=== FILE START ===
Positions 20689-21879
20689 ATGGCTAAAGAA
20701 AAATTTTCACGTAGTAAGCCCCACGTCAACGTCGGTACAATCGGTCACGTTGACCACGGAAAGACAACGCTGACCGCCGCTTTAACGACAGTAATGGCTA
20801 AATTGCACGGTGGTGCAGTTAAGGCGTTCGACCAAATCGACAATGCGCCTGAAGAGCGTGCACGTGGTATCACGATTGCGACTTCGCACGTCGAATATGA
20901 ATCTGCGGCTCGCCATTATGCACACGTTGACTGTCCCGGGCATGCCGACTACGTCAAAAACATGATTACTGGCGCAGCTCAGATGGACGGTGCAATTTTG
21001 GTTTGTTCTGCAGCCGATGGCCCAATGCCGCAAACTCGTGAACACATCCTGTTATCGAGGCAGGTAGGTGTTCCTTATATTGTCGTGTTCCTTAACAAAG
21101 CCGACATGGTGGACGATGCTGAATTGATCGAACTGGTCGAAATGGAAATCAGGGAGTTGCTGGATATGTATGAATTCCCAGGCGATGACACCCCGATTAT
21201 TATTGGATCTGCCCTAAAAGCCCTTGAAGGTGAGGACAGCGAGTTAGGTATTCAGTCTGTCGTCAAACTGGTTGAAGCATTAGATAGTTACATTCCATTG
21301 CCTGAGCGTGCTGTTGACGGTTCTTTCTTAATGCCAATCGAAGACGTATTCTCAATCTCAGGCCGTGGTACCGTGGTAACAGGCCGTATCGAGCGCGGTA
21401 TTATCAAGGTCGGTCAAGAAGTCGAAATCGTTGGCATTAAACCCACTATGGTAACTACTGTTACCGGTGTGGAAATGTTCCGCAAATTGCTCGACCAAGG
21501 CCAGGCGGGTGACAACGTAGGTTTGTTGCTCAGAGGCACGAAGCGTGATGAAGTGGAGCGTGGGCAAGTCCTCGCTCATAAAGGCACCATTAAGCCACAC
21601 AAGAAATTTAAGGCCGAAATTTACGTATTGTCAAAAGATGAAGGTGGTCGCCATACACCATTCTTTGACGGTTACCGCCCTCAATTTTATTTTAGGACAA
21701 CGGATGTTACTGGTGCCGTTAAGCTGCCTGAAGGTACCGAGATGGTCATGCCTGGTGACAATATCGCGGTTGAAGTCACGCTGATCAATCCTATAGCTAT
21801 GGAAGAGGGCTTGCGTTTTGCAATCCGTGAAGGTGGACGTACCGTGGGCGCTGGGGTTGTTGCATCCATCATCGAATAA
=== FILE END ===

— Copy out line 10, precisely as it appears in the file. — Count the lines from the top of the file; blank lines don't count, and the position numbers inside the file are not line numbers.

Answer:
21401 TTATCAAGGTCGGTCAAGAAGTCGAAATCGTTGGCATTAAACCCACTATGGTAACTACTGTTACCGGTGTGGAAATGTTCCGCAAATTGCTCGACCAAGG